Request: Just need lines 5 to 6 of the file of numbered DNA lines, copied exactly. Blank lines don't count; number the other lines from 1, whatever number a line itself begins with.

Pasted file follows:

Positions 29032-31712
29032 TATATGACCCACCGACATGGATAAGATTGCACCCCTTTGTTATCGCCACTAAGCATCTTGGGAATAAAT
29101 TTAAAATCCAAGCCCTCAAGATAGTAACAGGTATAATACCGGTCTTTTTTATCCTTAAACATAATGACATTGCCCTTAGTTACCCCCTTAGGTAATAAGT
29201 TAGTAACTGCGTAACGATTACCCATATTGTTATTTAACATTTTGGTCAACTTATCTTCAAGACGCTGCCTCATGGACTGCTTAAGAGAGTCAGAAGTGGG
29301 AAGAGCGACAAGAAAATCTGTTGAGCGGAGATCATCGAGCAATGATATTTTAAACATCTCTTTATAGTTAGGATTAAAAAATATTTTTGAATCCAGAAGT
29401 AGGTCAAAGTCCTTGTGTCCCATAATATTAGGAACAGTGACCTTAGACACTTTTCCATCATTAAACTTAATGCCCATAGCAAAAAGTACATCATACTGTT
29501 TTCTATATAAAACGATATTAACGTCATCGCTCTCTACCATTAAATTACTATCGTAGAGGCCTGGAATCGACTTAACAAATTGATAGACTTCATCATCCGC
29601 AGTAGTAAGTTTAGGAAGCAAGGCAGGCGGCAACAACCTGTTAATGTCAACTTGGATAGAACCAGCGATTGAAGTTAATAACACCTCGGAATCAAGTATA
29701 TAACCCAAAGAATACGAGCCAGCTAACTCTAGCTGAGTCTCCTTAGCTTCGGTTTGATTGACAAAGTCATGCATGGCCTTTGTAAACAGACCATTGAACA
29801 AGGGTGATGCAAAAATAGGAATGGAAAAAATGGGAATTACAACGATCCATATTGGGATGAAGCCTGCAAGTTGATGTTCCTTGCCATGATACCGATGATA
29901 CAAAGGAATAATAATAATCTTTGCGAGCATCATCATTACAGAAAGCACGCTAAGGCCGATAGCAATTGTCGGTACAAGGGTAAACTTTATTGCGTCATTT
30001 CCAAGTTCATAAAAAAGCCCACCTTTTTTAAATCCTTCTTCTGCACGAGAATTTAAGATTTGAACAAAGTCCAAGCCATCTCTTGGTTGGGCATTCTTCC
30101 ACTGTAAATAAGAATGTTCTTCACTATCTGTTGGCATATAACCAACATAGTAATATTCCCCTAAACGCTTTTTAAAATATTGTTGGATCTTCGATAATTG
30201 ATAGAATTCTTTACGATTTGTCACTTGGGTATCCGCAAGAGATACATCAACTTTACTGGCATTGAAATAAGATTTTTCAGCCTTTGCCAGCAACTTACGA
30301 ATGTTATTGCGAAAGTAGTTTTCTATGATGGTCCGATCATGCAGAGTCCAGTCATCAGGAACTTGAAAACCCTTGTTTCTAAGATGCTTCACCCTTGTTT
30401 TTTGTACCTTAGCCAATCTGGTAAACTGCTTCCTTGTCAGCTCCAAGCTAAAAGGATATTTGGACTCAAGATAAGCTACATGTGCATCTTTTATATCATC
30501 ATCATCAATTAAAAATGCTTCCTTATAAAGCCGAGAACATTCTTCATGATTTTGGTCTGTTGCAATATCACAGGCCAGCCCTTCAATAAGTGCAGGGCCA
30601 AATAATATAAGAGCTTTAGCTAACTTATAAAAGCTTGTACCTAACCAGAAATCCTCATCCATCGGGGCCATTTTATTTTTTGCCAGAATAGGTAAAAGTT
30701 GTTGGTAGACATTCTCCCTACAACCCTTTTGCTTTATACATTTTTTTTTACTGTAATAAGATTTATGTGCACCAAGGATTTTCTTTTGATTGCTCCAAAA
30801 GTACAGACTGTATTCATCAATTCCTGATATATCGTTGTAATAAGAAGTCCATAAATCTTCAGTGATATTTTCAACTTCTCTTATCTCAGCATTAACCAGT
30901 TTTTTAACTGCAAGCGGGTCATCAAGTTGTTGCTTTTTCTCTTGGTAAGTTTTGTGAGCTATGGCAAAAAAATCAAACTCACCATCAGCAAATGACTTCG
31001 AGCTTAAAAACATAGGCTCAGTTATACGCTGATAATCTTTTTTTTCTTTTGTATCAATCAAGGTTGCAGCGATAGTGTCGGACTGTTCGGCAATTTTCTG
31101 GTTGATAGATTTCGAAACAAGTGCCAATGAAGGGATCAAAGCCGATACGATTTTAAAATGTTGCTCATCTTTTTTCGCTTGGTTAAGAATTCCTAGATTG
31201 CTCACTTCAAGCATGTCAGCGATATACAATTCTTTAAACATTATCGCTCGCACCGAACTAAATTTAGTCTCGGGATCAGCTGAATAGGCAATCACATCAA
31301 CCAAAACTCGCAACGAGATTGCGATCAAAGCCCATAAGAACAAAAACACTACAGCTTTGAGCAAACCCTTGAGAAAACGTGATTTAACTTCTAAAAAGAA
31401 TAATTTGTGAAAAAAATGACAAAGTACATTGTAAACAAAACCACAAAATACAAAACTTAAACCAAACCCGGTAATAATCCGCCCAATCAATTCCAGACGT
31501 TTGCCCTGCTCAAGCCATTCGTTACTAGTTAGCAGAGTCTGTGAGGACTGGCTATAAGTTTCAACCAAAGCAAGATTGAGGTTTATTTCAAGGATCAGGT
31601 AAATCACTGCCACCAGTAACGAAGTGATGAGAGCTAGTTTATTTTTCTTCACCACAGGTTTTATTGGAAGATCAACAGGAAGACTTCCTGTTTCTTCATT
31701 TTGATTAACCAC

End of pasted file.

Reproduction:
29301 AAGAGCGACAAGAAAATCTGTTGAGCGGAGATCATCGAGCAATGATATTTTAAACATCTCTTTATAGTTAGGATTAAAAAATATTTTTGAATCCAGAAGT
29401 AGGTCAAAGTCCTTGTGTCCCATAATATTAGGAACAGTGACCTTAGACACTTTTCCATCATTAAACTTAATGCCCATAGCAAAAAGTACATCATACTGTT